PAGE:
On March 14, 2018, the Department of Justice and the Securities and Exchange Commission (“SEC”) announced insider trading charges against a former chief information officer (“CIO”) of a business unit of Equifax, Inc. According to prosecutors, the CIO exercised options and sold his shares after he learned of a cybersecurity breach and before that breach was publicly announced. Equifax has indicated that approximately 147.9 million consumers had personal information that was compromised.
Equifax’s board of directors had previously formed a special committee to investigate trades by certain senior executives that occurred after the breach. Although the timing of those trades drew significant scrutiny from the press, investors and others, the special committee concluded that the executives were not aware of the breach when they sold their shares. It does not appear that the special committee’s investigation covered the CIO’s trades.
According to the SEC’s complaint, the CIO—who was the leading candidate to be the company’s next global CIO—allegedly used confidential information entrusted to him in the course of his employment to conclude that Equifax had suffered a serious breach. The SEC’s investigation relied on a detailed analysis of the CIO’s emails and text messages, and also found that the CIO used a search engine to find information on the Internet concerning the September 2015 cybersecurity breach of Experian, another one of the major credit bureaus, and the impact that breach had on Experian’s stock price. The search terms used by the CIO included: (1) “Experian breach”; (2) “Experian stock price 9/15/2015”; and (3) “Experian breach 2015.”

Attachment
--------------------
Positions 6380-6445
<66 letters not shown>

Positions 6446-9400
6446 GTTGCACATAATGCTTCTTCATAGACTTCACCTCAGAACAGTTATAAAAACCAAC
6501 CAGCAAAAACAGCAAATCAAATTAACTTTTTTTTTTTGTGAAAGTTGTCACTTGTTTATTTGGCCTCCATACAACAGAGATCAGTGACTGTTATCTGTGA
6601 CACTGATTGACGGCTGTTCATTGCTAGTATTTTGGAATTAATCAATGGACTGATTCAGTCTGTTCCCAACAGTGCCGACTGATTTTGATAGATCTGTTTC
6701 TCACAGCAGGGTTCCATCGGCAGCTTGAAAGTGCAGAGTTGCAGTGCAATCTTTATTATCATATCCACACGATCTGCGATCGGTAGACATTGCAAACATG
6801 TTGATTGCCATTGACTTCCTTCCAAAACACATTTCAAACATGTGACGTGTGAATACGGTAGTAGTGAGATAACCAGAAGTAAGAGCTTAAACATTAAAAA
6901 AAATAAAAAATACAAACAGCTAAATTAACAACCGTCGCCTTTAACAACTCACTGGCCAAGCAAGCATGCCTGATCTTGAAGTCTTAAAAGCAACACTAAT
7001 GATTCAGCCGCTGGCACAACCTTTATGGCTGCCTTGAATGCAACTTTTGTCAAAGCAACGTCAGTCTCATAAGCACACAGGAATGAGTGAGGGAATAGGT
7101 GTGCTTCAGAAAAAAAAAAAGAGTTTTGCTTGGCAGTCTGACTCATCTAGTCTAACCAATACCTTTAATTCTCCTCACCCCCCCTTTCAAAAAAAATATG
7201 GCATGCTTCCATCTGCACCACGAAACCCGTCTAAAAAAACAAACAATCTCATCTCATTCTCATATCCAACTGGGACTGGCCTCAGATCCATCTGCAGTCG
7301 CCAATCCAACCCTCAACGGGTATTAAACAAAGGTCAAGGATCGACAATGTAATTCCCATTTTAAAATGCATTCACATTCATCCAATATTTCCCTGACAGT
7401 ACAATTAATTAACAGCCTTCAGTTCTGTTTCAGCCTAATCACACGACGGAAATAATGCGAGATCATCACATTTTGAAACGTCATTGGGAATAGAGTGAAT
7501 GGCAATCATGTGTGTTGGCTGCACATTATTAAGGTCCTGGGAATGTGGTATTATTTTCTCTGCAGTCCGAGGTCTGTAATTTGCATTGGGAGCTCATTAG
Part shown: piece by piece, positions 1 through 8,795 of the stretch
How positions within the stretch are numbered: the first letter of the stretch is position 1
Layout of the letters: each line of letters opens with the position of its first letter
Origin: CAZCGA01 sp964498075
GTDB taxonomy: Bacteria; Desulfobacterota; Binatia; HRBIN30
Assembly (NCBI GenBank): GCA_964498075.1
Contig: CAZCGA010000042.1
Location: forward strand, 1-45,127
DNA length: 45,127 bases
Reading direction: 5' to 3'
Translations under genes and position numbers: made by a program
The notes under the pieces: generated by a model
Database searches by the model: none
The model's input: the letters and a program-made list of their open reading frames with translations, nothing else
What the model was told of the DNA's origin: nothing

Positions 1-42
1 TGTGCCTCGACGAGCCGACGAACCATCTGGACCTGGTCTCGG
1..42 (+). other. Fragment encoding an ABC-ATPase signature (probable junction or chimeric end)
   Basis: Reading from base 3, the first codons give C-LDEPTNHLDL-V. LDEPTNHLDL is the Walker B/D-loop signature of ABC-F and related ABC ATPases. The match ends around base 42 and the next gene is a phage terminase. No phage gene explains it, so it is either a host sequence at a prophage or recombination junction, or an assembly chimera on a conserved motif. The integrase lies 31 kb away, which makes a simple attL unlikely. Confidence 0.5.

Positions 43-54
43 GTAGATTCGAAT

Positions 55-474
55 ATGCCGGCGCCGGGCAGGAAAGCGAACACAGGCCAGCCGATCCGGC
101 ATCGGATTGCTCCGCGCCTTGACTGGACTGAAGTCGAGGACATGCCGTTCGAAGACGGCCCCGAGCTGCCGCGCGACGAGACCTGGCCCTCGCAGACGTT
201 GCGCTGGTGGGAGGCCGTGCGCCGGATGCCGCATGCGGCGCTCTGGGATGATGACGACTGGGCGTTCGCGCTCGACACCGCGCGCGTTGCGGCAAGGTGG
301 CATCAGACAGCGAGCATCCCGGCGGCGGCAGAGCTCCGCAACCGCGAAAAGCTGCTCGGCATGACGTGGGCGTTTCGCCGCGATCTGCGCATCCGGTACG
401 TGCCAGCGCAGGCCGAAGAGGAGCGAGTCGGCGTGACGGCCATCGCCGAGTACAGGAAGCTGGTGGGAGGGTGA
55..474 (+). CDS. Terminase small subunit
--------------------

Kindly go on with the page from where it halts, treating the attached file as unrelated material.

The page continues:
The SEC alleges that shortly after running these internet searches, but before Equifax’s public disclosure of this data breach, the CIO exercised all of his vested Equifax stock options and then sold the underlying shares, receiving proceeds from the sale of over $950,000. According to the SEC, by selling before public disclosure of the Equifax data breach, the CIO also avoided more than $117,000 in losses that he would have suffered had he not sold until after the news of the breach became public.
This case comes on the heels of the SEC’s recently issued interpretive guidance on cybersecurity. In its guidance, the SEC warned that “information about a company’s cybersecurity risks and incidents may be material nonpublic information, and directors, officers, and other corporate insiders would violate the antifraud provisions if they trade the company’s securities in breach of their duty of trust or confidence while in possession of that material nonpublic information.”
These charges are also an important reminder to companies to (1) educate employees on insider trading laws; (2) implement appropriate internal controls and procedures to oversee trading by senior employees and employees who work in sensitive areas; (3) monitor the exercise of company-issued equity awards; and (4) promptly implement blackout periods covering appropriate personnel upon discovery of a cybersecurity incident.